Stenehjem: Deaths, statute of limitations preclude any prosecution of sex abuse crimes committed by ND Catholic Dioceses clergy

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File Photo – (AP Photo/Julio Cortez)

North Dakota Attorney General Wayne Stenehjem today released the results of an investigation by his office into allegations of child sexual abuse by members of the North Dakota Catholic Dioceses.

The bottom line: Of the 53 people named by the Dioceses, and an additional person identified by the state during its investigation, all but two have died.

And the allegations against the remaining two date back to the 1970s, meaning the statute of limitations in effect at the time had run out, precluding any current prosecutions.

In 2019, the North Dakota Catholic Dioceses compiled and released a list of 53 individuals for whom they felt allegations of child sexual abuse had been substantiated. Stenehjem then met with Bishops David Kagan and John Folda, requesting and receiving permission to inspect all the records of the church relating to clergy abuse.

Stenehjem assigned four agents from the Bureau of Criminal Investigation to the cases.

The agents reviewed the files and victim reports, conducted interviews of several victims and pursued new leads.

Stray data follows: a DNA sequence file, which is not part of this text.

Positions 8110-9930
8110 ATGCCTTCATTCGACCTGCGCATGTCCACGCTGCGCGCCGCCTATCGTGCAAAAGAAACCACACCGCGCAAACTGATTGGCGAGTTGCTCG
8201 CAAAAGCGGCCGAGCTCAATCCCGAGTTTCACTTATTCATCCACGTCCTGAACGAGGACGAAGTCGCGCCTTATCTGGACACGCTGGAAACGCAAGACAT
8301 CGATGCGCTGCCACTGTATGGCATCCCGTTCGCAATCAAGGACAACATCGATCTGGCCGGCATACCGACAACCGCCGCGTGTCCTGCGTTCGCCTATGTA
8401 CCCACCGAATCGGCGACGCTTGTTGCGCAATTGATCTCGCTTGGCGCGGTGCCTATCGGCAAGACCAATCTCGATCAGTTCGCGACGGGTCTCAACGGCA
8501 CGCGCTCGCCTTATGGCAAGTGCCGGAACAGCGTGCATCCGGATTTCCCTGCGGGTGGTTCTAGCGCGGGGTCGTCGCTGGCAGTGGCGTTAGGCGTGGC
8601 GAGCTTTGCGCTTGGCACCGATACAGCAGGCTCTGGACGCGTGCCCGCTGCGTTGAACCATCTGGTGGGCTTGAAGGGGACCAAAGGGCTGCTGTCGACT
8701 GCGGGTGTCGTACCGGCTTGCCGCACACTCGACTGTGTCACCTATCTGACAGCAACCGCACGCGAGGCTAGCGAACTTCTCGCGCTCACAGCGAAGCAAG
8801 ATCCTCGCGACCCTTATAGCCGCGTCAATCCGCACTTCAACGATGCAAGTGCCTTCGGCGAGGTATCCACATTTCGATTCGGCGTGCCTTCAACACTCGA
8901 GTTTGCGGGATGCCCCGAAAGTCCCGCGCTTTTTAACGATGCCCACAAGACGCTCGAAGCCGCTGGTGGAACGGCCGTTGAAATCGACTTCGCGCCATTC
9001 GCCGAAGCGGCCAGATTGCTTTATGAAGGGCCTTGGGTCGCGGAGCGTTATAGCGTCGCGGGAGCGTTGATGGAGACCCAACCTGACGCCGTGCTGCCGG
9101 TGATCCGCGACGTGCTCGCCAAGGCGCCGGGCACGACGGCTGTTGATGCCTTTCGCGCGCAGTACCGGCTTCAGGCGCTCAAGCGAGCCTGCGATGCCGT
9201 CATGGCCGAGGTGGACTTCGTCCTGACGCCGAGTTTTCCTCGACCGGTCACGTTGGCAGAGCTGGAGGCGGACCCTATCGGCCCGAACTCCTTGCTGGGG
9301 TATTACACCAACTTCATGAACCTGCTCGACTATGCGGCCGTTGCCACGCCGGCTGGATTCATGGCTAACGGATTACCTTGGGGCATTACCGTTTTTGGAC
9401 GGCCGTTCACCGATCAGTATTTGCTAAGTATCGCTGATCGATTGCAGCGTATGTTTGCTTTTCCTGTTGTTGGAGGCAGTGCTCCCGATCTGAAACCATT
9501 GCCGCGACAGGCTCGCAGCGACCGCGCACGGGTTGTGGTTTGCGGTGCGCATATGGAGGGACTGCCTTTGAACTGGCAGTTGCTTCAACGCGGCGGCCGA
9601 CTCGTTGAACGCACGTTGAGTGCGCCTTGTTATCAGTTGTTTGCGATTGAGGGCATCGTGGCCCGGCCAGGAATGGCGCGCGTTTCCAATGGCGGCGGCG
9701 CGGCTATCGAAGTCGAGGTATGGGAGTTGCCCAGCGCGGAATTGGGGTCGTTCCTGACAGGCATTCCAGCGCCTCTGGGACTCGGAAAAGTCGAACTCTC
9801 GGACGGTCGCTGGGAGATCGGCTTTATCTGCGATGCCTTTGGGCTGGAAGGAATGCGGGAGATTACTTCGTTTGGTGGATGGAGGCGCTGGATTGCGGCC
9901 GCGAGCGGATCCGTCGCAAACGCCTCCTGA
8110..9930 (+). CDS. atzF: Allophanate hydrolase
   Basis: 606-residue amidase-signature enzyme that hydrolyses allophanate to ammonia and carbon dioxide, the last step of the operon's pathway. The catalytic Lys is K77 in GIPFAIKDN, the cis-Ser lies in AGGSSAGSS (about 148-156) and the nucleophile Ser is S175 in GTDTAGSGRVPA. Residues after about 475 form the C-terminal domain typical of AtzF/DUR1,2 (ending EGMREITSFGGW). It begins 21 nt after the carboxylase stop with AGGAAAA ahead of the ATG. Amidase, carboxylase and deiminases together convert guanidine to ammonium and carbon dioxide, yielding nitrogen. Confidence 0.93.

Of the 53 named individuals, all but two had died by the time the BCI investigation commenced. The two priests still living had moved to Minnesota and one died in October 2020, while the investigation was ongoing.

During the investigation, BCI agents also pursued a lead that resulted in the identification of one new individual as a likely perpetrator of child sexual abuse. This person is an Order of Saint Benedict priest at Assumption Abbey in Richardton, which is not under the jurisdiction of the Dioceses.

The allegations against the two dated back to the 1970s. Although the 2019 North Dakota Legislature extended the statute of limitations for prosecution of sexual abuse crimes, U.S. Supreme Court rulings have held once a statute of limitations has already expired, a criminal prosecution cannot be revived.

Although the Attorney General’s office determined that probable cause existed that could have led to criminal charges being filed against the two surviving clergy, the alleged acts of abuse occurred so long ago that the statute of limitations had run out, meaning neither person can be criminally charged.

“I regret it will not be possible to have these men face their victims at a trial and face the potential consequences, but I hope it brings a measure of comfort to the victims that these crimes were eventually investigated,” said Stenehjem. “While we are confident we have reviewed all the files of the church, I remind anyone who has been a victim of clergy abuse that they can contact my office and we will review those allegations.”

Victims of clergy sexual abuse can submit a report to the Attorney General’s office via email to or by leaving a message on the agency’s toll free tip line, 1-800-472-2185. Victims will need to provide their name and contact information so investigators can follow up.

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